Get off your knees and stand

Thursday, August 16, 2012

I've been taking a self-paced training class at a local technical training center for the last month, and I'll typically take a little break half-way through each session to walk around the building in order to avoid DVT's and falling asleep. So yesterday I was strolling around and saw this bumper sticker on a parked vehicle:



Now, I believe in the idea of good and evil. Not as some weird third party, supernatural entity, but the idea that each of us as individuals has the capacity for both, and that the point of living is to foster the former and suppress the latter. Not because some supernatural being tells me to, but because it's right and ethical to do so.


I've studied the practices of religious people enough to know that prayer (or meditation, if you prefer) has intrinsic value to people who do it on a regular basis. From what I've read, the benefits can include lower stress, a calmness of mind, lower heart rate, and other things that can only be described as "good." In my quest to be a non-asshole Atheist, I try to understand the deep personal value people of faith place on prayer.

But this - this idea that "prayer" is the best defense against evil - this I don't get.

While realizing this is flippant, do these people think that if they just pray hard enough, their deity will come on down and smite the evil-doers?  Do they think that praying will force the evil-doers to see the error of their ways and make changes for the better? Really, what does this mean?

From my perspective as an Atheist materialist, the best defense against evil is to stand up. Is your government suppressing a peaceful demonstration against tyranny? Stand up. Do you believe that an invading force needs to be resisted with all the assets at your disposal? Stand up. Do you believe that defending your neighbors against evil is the right thing to do? Stand up.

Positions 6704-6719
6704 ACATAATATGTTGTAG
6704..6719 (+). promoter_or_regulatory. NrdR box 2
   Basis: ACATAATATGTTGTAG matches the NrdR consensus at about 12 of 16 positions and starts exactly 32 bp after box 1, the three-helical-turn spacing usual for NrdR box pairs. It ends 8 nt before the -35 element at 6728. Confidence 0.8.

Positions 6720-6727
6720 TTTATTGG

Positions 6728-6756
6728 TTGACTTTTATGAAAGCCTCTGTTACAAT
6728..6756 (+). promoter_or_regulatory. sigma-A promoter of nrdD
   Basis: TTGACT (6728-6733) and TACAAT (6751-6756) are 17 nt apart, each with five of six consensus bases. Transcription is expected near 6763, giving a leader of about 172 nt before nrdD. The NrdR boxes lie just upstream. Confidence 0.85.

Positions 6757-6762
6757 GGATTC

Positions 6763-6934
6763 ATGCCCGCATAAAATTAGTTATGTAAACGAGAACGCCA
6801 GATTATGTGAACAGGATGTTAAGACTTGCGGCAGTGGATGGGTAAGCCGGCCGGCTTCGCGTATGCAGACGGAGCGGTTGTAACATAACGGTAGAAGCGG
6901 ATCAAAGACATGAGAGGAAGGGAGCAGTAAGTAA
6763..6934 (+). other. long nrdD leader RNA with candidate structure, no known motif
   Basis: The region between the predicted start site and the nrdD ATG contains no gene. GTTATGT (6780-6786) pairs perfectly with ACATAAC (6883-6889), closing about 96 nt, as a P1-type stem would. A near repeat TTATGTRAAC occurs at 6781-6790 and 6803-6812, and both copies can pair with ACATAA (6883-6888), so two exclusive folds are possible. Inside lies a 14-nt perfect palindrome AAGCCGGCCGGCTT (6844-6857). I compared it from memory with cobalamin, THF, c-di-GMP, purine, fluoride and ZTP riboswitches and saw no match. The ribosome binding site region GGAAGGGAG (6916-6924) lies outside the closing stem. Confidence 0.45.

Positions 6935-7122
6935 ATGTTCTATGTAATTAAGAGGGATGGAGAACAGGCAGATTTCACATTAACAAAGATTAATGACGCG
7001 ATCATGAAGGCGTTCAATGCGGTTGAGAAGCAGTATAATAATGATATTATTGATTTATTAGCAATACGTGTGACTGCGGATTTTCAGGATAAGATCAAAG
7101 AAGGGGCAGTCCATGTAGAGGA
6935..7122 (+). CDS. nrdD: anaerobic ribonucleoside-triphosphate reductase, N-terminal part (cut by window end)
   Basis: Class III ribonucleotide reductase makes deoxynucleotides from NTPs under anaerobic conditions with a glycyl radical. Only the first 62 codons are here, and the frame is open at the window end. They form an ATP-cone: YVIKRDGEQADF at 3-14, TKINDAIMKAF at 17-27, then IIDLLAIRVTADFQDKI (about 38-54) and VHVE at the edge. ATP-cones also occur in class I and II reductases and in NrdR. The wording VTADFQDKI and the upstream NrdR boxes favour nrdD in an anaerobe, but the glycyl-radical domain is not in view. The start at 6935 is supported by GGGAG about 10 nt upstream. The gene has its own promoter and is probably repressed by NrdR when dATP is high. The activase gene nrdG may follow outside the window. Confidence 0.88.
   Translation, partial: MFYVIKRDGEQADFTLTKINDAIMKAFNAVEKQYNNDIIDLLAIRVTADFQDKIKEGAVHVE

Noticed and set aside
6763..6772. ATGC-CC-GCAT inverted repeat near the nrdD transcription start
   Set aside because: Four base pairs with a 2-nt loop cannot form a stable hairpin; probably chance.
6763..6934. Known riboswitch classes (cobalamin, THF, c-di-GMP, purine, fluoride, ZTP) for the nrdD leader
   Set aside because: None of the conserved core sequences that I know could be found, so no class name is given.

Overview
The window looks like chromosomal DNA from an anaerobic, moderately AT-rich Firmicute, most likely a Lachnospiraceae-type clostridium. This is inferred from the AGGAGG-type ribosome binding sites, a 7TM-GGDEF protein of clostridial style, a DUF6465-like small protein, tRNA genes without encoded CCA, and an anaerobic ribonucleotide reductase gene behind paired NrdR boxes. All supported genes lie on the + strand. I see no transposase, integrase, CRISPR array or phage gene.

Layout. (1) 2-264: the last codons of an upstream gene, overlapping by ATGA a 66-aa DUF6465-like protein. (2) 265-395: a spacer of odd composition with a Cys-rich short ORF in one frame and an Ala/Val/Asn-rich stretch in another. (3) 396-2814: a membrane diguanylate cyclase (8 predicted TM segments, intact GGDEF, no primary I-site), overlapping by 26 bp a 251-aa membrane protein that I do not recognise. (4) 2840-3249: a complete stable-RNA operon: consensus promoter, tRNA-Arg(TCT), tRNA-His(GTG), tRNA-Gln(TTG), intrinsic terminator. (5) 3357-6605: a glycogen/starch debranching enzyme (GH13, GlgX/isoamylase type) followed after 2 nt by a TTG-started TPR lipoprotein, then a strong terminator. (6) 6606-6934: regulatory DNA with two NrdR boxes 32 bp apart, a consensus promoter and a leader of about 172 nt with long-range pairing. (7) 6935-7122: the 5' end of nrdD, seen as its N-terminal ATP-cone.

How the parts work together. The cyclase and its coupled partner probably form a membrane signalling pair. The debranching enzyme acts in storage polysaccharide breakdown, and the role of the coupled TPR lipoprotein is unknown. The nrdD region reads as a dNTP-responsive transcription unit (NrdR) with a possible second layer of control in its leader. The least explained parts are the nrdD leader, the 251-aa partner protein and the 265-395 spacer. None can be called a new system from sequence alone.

Most Americans don't find themselves in those situations. But that doesn't mean there are no opportunities to stand up. Take the Patriot Guard Riders, who stand up for the families of fallen veterans against the evil that is the Westboro Baptist Church and their ilk. Or The Innocence Project, who stand up for death row inmates by exonerating the innocent. Sadly, there's plenty of evil in this world, and plenty of chances to stand up, if we choose to do so.

I'm not saying that people of faith don't stand up when it's required. History is full of stories of their bravery, and in many cases, their faith (and their practice of prayer) gave them strength to do what was necessary. But to imply that prayer alone is what defends us from evil? No. People defend us from evil. People of courage and conviction. People who stand up.

7 comments:

Steve Buchheit said...

"While realizing this is flippant, do these people think that if they just pray hard enough, their deity will come on down and smite the evil-doers? "

Actually, yes they do. It's called intercessory prayer.

Janiece said...

Because that outcome occurs so very frequently?

John the Scientist said...

It happens often enough that they can cherry pick the times it does and ignore the rest. Bad behavior often brings down negative consequences of natural origin. I mean, Yezhov and Beria got what was coming to them - eventually. If that was direct Divine intervention then God took his own sweet time about it.

Phiala said...

Alternately, meditation/prayer may well be a good (possibly even the best) way to combat evil within yourself.

Which, granted, has nothing whatsoever to do with the likely intent of that bumper sticker.

Janiece said...

John, I think that your comment about bad behavior bringing its own consequences is the truth - whatever deity may be out there seems pretty hands-off at this point, or what's the point of faith?

And Phiala wins.

Megan Broutian said...

The part I don't agree with is that prayer is the BEST defense against evil. It might be A defense against evil, it might even be A GOOD defense against evil, though arguably not the BEST. And since I view this from my lapsed-ish-catholic, God-fearing position, that's all I will say about it.

Janiece said...

Megan, that's fair enough, as this discussion is subjective at best.